Today on the MPR News Update, state lawmakers consider extending the sales tax to clothing, farmland prices are so high that new farmers can't find a row to hoe, Ramsey County officials take new steps to combat teen runaways and child sec trafficking, and the Bottineau light rail line in the Twin Cities faces another hurdle today at the Met Council.
TAXING CLOTHES? As Minnesota lawmakers once again find themselves facing a projected budget shortfall, some of the first bills they are looking at would extend the state sales tax to clothing. Supporters say that taxing clothes could help stabilize sales tax revenue and could bring in enough money to offset lowering the overall sales tax rate. Critics worry that Minnesota retailers would lose a competitive edge. We went to Heimie's Haberdashery in downtown St. Paul for some reaction.
FARMLAND PRICES DASH DREAMS: Farm fields in southwest Minnesota are frozen now, but Josh DeGreeff has a vision of a warm spring day. The sun is shining and he's on a tractor, planting his first crop. After working full-time for a farm family the last three years, DeGreeff feels he is ready to get out on his own. The problem is, land prices are skyrocketed and DeGreef has found himself priced out of the market.
TEEN SEC TRAFFICKING: Research shows that Minnesota girls who run away from their homes are not only more vulnerable to being sold for sex, but also face a higher risk of being raped or sexually abused in other ways. In Ramsey County, police, prosecutors, advocates, and nurses are focusing on runaways as they take on the broader fight against juvenile prostitution. And they're looking at ways to implement their approach statewide.
EARLY VOTING: There was a lot of focus on the state's election system last fall and with the DFL party now in control of state government, it could be a prime opportunity for Democrats to pass election law that would favor them in future elections. DFL leaders say that won't happen. However, there will likely be some changes to the system. The chairman of the House Elections Committee, DFL-er Steve Simon of St. Louis Park, spoke with MPR's Cathy Wurzer about possible legislation this session.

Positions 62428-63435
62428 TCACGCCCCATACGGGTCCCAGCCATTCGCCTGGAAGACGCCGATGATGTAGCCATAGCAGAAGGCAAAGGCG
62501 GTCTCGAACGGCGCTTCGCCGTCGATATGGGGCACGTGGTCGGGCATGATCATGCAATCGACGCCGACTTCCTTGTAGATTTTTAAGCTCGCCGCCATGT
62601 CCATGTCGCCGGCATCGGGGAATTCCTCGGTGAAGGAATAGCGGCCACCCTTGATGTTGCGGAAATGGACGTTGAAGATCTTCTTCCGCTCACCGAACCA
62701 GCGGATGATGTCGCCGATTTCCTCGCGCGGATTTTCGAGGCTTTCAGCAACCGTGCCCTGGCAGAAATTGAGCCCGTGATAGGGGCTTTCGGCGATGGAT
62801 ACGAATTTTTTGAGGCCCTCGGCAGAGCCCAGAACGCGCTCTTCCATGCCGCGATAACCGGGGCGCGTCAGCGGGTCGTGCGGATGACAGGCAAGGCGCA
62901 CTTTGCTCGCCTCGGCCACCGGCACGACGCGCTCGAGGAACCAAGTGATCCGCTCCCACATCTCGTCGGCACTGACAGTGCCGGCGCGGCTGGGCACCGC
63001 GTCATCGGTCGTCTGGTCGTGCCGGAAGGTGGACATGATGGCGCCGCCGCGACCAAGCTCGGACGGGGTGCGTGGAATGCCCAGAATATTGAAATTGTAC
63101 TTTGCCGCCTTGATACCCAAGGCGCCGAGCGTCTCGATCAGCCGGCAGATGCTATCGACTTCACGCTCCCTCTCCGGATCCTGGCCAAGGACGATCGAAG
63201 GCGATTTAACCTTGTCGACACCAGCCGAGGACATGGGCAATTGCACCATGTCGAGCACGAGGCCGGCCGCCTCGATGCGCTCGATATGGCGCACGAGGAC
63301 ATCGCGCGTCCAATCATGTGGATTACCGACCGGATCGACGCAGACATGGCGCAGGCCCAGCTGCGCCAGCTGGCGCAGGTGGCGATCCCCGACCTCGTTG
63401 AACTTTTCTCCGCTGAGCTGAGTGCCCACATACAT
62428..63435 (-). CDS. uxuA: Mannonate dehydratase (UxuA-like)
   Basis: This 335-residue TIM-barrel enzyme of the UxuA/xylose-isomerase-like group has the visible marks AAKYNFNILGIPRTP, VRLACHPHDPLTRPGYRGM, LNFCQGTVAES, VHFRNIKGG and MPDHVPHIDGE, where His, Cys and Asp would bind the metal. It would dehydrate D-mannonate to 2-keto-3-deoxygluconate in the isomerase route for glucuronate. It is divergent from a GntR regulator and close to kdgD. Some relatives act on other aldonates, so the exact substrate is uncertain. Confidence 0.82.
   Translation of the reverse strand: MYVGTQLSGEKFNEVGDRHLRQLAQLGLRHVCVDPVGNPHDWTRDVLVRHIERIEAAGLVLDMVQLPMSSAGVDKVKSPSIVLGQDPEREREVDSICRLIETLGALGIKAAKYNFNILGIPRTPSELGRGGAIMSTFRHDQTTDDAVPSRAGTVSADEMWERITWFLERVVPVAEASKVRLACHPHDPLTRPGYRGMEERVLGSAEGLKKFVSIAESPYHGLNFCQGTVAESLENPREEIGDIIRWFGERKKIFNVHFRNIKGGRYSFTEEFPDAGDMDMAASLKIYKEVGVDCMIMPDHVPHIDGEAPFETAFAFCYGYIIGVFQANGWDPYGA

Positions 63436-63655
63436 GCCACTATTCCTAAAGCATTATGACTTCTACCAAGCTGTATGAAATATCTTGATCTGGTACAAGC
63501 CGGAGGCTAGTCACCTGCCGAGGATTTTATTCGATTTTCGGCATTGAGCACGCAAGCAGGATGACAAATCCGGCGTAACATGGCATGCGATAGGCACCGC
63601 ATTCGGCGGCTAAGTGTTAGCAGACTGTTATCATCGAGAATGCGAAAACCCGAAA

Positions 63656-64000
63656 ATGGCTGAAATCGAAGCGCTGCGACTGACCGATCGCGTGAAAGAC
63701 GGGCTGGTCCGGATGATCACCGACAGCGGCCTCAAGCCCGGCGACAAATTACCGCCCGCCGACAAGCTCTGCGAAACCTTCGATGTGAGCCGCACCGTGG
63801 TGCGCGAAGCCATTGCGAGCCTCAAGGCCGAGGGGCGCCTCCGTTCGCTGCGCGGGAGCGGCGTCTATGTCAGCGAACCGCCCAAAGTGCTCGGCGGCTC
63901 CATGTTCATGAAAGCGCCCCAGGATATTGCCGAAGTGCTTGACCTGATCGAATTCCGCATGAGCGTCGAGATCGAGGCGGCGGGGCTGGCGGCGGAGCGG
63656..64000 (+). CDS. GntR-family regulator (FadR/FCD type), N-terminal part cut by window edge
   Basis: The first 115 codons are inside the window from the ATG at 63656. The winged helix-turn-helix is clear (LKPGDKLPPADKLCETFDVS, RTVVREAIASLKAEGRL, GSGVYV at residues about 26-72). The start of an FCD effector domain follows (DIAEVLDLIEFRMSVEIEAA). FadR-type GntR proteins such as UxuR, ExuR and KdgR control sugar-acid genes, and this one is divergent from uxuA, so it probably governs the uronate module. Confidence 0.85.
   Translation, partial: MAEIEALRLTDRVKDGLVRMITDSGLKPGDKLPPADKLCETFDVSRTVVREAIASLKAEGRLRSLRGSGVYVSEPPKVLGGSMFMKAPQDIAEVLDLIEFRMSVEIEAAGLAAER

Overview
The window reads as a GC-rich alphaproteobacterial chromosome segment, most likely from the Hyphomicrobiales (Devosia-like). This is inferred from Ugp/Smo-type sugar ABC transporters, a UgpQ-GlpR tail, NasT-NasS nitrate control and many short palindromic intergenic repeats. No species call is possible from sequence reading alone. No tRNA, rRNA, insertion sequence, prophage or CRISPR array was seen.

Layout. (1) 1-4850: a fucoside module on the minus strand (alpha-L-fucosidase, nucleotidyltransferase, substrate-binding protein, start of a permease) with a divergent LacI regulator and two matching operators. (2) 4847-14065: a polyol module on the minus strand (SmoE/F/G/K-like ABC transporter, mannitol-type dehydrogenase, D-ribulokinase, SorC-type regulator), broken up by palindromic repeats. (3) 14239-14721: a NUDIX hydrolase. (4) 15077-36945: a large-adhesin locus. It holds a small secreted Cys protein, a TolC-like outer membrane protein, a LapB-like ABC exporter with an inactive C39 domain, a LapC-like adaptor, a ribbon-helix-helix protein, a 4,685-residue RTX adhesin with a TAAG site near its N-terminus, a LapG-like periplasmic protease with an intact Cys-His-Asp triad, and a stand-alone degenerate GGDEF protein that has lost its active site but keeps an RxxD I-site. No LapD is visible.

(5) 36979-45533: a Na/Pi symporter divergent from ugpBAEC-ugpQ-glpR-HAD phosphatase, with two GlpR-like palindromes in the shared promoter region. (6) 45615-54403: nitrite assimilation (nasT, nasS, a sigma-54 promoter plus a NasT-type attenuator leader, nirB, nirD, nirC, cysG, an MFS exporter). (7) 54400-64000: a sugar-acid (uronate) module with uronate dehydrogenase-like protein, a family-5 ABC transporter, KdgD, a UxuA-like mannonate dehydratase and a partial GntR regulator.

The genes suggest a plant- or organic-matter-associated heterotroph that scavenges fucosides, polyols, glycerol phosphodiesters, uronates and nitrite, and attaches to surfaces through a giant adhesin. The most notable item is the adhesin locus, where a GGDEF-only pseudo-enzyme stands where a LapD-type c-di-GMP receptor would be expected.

BOTTINEAU LIGHT RAIL: A light rail line planned for the northwest metro inches closer to becoming a reality Monday as Met Council officials meet to take preliminary action on the so-called Bottineau line. The council's transportation committee will decide whether to approve the first steps of the next phase of the line, which includes planning for the 13-mile route between Brooklyn Park and downtown Minneapolis.
RUSSIAN ADOPTION BAN: On the same day that thousands of people marched through Moscow to protest Russia's new law banning Americans from adopting Russian children, about a dozen Minnesota families concerned about the ban's impact met with U.S. Sen. Amy Klobuchar on Sunday to discuss how they might be affected by the new law.
TRAGEDY FOR MISSISIPPI FAMILY: Three members of a Mississippi family died and one was critically injured on an icy highway in northern Minnesota, the State Patrol reported Sunday. The one-vehicle rollover happed Saturday evening on U.S. Highway 2, about nine miles east of Cass Lake.
HEALTH EXCHANGE CRITICISM: Some members of a task force considering a state health insurance exchange voiced concerns last week about the governance structure proposed in bipartisan legislation. Lawmakers have introduced a bill that calls for a seven-member board to oversee the exchange. But health care attorney Mary Foarde says the bill leaves board member selection in the hands of the governor and legislative leaders. "All of the board members are political appointees," she said.
ICE BREAKER: Nearly one week after a tentative labor deal was agreed to by the league and its players, the sides agreed to a required memorandum of understanding on Saturday night that truly makes the lockout a thing of the past. Training camps will open on Sunday, and a 48-game regular season will begin next Saturday.
FLU SHOTS: Patients can refuse a flu shot. Should doctors and nurses have that right, too? That is the thorny question surfacing as U.S. hospitals increasingly crack down on employees who won't get flu shots, with some workers losing their jobs over their refusal.
FOOD STAMPS: More of Minnesota's elderly residents are signing up for food stamps. In 2012, the number of elderly on Minnesota's food stamp rolls jumped by more than 2,500 people. That was largely the result of a campaign by state officials and anti-hunger groups encouraging senior citizens to sign up. Older people have historically been reluctant to enroll in the program.